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The COVID-19 crisis has created winners and losers across the technology realm — ride-hailing apps have plummeted due to widespread shelter-at-home policies while demand for remote-collaboration and communication tools have gone through the roof.
An interesting trend is that services designed for specific use cases are now being given new life as businesses and consumers search for tools to meet their evolving needs. Video-conferencing platform Zoom jumped from 10 million daily users in December to more than 200 million in March and has become the defining app of the coronavirus era. No longer just for business, Zoom is now being used widely for online education, fitness classes, and to help family and friends keep in touch. Microsoft Teams has also experienced unprecedented demand from a newly remote global workforce. And it too has gained traction in the consumer sphere, leading Microsoft to expand the scope of Teams to target family and friends.
While it’s clear that video-calling apps are benefiting from the pandemic, what’s perhaps most interesting is that people are turning to enterprise-focused tools for personal social interactions. Countless consumer apps were already in place to connect people the world over — and usage across all the major social network apps has also risen, with Facebook last month revealing that voice and video-calling in Messenger and WhatsApp had more than doubled in some markets.
As the messaging app of choice for more than 2 billion users globally, WhatsApp should be enjoying the spotlight when it comes to group video calls. Yet millions of people are instead flocking to enterprise apps to keep in touch with loved ones. One reason for this is that when people think about organizing group video calls, they often turn to platforms they are familiar with from work, such as Zoom and Microsoft Teams.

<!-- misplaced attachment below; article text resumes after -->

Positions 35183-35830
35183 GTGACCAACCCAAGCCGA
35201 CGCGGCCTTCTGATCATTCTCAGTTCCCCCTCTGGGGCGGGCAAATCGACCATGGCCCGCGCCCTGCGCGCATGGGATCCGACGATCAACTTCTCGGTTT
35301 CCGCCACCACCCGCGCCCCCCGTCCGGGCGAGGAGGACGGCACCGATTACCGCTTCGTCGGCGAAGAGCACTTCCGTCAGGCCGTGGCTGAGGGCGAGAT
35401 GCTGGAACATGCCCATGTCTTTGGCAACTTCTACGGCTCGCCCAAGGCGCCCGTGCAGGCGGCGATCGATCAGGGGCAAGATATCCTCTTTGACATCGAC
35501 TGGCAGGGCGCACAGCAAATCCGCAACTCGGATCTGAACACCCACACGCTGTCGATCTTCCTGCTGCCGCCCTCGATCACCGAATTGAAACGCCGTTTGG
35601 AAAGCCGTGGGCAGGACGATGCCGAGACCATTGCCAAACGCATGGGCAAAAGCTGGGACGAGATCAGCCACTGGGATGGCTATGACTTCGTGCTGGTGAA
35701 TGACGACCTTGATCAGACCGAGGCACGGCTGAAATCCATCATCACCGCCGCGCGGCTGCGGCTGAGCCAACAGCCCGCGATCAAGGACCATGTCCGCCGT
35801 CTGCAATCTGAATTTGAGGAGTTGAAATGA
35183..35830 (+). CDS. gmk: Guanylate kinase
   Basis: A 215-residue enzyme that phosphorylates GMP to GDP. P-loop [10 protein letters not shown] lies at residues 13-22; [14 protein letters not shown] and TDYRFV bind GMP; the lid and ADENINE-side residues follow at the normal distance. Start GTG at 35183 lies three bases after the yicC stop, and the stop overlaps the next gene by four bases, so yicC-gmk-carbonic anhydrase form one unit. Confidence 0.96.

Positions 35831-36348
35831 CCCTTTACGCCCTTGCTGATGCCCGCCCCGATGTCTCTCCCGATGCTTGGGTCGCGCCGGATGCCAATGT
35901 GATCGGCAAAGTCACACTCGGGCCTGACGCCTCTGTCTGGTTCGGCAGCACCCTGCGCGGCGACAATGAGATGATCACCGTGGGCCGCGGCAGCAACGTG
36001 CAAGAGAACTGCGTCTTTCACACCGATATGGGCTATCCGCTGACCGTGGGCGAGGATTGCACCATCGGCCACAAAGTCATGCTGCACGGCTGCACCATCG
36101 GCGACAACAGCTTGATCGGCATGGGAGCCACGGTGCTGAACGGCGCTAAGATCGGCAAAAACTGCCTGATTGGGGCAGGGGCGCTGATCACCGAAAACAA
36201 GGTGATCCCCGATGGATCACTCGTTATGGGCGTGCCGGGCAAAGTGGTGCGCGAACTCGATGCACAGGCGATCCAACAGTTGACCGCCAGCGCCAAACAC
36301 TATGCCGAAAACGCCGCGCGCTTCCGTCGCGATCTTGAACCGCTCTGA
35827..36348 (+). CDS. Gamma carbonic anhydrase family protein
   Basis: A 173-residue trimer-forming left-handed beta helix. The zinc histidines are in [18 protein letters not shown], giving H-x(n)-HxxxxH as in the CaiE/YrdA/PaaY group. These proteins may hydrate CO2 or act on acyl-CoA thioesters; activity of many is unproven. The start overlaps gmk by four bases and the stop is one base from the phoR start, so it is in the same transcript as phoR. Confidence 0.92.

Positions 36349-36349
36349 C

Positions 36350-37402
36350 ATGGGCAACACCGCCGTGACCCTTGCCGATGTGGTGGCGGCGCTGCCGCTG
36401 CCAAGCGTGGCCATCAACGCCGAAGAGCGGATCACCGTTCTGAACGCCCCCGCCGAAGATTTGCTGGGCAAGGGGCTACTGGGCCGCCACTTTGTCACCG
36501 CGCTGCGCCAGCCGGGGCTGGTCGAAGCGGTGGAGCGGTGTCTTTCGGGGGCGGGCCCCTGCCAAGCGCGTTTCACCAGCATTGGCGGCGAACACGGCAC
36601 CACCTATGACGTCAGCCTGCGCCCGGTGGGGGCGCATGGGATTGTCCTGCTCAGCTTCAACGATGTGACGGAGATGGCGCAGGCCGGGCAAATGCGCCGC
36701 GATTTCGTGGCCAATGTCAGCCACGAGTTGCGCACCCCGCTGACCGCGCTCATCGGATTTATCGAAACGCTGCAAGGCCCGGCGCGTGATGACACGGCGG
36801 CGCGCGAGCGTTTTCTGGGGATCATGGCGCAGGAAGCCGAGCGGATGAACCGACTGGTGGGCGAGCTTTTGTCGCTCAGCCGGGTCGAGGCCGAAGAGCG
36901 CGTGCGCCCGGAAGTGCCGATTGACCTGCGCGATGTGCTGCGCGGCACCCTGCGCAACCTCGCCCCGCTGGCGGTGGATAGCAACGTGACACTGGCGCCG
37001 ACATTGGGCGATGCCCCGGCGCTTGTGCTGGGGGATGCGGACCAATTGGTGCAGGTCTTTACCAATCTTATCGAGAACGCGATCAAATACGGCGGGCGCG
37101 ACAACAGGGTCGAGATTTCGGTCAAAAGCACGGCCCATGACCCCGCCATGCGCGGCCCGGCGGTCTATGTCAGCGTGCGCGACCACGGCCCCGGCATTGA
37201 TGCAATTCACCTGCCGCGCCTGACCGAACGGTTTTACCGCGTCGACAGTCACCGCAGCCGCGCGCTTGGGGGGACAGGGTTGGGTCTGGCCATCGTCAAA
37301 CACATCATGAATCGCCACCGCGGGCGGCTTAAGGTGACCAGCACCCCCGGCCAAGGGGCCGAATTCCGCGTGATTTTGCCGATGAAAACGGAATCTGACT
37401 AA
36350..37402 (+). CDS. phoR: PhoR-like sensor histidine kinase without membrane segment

But many users are sidestepping WhatsApp for alternatives because of the app’s inherent limitations. Teams allows 20 people in a private video chat, while Zoom’s free plan enables video calls for up to 100 participants (though with a 40-minute time restriction and a risk of being “Zoombombed”). In contrast, WhatsApp allows just four participants per video call.
Moreover, the full-featured version of WhatsApp is limited to smartphones. Tablets and laptops are typically better for larger group video calls, as there is greater screen real estate to display more friends and family members simultaneously.
WhatsApp is aware of these limitations, and the Facebook-owned company is in the process of increasing group video call limits to eight people. This will be made available first through a beta version of the app and is a definite improvement. But it still falls at least four participants short of rival consumer apps, such as Google’s Duo, which recently increased its call participant limit to 12. WhatsApp is also reportedly working on multi-device support, which could open things up to larger screens, though how this would work isn’t quite clear — WhatsApp messages are stored locally on devices, rather than on remote servers, which makes syncing them across devices something of a challenge. However, if WhatsApp can achieve true multi-device support without compromising security, it could be a game-changer for group video calls.
To be clear, WhatsApp is not in any danger of being usurped by Zoom or Microsoft Teams. They are ultimately different services aimed at distinct markets, regardless of Zoom and Team’s newfound popularity in the consumer sphere. However, the sudden surge in demand for group video calling has exposed WhatsApp’s limitations — and it appears the chat app has gotten the message.
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